By Lehlohonolo Lehana.
President Cyril Ramaphosa met with more than 90 chief executives and business leaders on Tuesday to discuss the impact of the recent social unrest in Gauteng and KwaZulu-Natal, and the government’s recovery efforts.
In the meetings, Ramaphosa said that there is virtually no part of the economy that has not been affected by the violence, and there is probably no part of the country that will not feel the effects in some form or another because of the way its supply chains work.
"We cannot understate the impact on the country of the disruption, destruction and looting that took place last week. Together, KwaZulu-Natal and Gauteng account for 50% of GDP, and are home to 45% of all South Africans."
The riots and looting that swept through these provinces in July caused severe damage to businesses, as well as South Africa’s reputation as a stable nation. Analysts estimate the week of havoc cost the economy R50 billion in GDP, and put 150,000 jobs at risk.
Ramaphosa acknowledged that the government was not prepared for violence, destruction and looting on this scale, but that the capabilities of the state had also deteriorated in recent years.
"We need to acknowledge the impact of state capture and that the hollowing out of institutions had a direct impact on the capabilities of the state. We have made important progress to take corrective measures, but there is much more work to be done."
Ramaphosa said that the government’s first priority is to restore and maintain stability.
"We have significantly increased the presence and visibility of security forces on the ground in KwaZulu-Natal and Gauteng. The bulk of the 25,000 SANDF personnel has been deployed in support of the police and other law enforcement agencies."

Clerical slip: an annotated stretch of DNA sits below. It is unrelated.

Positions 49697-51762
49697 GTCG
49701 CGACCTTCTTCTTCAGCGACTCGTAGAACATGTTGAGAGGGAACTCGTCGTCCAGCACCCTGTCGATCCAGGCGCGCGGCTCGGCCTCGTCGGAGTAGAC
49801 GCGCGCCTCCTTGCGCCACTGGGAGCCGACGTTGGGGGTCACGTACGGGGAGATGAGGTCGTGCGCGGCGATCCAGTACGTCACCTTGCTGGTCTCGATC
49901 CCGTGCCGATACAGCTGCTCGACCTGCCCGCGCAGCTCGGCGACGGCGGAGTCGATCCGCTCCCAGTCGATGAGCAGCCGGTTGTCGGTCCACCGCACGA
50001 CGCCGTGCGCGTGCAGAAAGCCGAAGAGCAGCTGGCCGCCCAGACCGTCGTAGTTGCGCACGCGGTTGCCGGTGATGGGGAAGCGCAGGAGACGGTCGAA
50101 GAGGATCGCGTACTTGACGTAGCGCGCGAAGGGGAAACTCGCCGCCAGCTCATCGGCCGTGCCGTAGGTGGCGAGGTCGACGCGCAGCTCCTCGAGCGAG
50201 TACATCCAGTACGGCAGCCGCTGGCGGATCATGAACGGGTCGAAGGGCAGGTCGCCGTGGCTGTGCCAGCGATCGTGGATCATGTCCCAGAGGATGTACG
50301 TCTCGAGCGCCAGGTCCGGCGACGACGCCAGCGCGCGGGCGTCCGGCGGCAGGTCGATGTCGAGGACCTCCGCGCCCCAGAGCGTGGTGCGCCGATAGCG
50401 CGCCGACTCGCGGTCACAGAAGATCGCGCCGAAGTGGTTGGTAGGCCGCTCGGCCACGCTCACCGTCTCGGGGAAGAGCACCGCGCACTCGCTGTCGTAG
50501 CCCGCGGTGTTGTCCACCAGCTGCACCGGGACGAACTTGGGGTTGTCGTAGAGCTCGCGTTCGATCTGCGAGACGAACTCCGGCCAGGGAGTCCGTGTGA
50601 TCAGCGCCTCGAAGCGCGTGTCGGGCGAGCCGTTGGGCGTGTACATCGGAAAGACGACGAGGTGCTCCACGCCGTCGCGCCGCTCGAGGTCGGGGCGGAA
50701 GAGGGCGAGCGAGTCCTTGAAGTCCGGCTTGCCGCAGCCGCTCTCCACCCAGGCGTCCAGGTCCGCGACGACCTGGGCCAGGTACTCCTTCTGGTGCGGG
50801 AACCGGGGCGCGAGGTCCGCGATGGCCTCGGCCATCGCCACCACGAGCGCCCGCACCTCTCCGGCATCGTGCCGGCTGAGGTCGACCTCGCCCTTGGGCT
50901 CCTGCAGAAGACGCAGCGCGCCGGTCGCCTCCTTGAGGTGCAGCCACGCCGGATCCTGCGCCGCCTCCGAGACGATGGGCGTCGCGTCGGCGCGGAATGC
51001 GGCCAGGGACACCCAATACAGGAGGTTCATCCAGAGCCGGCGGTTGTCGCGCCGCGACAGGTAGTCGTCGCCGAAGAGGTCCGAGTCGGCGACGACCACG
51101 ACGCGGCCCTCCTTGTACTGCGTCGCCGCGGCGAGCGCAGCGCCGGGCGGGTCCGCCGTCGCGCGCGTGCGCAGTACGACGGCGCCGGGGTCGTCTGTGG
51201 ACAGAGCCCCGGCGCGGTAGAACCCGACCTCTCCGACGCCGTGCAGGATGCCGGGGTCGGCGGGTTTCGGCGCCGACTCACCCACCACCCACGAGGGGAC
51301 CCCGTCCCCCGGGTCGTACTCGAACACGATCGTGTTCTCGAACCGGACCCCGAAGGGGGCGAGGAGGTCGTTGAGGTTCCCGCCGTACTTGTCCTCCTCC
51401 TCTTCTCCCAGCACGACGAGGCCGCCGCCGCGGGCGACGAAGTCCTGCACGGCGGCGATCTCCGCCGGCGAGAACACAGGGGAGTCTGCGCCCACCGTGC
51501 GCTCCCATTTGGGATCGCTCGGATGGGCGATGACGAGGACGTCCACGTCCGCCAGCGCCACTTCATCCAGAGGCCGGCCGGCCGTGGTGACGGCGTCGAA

Ramaphosa said that the security forces have been deployed to areas in the provinces regarded as potential hotspots, key economic and government installations, shopping centres, warehouses and factories.
They will also be responsible for keeping critical supply routes open, particularly the N3, and safeguarding the transport of goods.
"The work of the security cluster is being supported by enhanced intelligence gathering and analysis from the ground. Specialised law enforcement units continue investigations into those responsible for instigating this violence with a few to speedy arrests and effective prosecution.
"Special measures are being put in place to manage the large number of suspects who have been arrested for unrest-related offences."
The government’s third priority is providing relief and starting to rebuild, he said.
"We are in the process of providing immediate food relief to households. We are targeting areas affected by the looting and where people have no access to food. Provincial Departments of Social Development and SASSA are providing support in the form of food parcels, cash and food vouchers."
Ramaphosa said that the government is also finalising an extensive social and economic relief package that will support poor households and provide assistance to affected businesses and employees.
This relief package will:
- Respond to the immediate needs of poor households affected by both the pandemic and the recent violence;
- Help businesses to rebuild in the aftermath of looting and destruction of property;
- Support sectors that are affected by restrictions on economic activity; and,
- Contribute to the longer-term goal of increasing growth, boosting employment and eradicating poverty.
"This package will include both the extension and repurposing of some of the Covid-19 relief measures and specific relief for sectors affected by the violence like retail and property," he said.
The government will announce the details of the package within the next few days.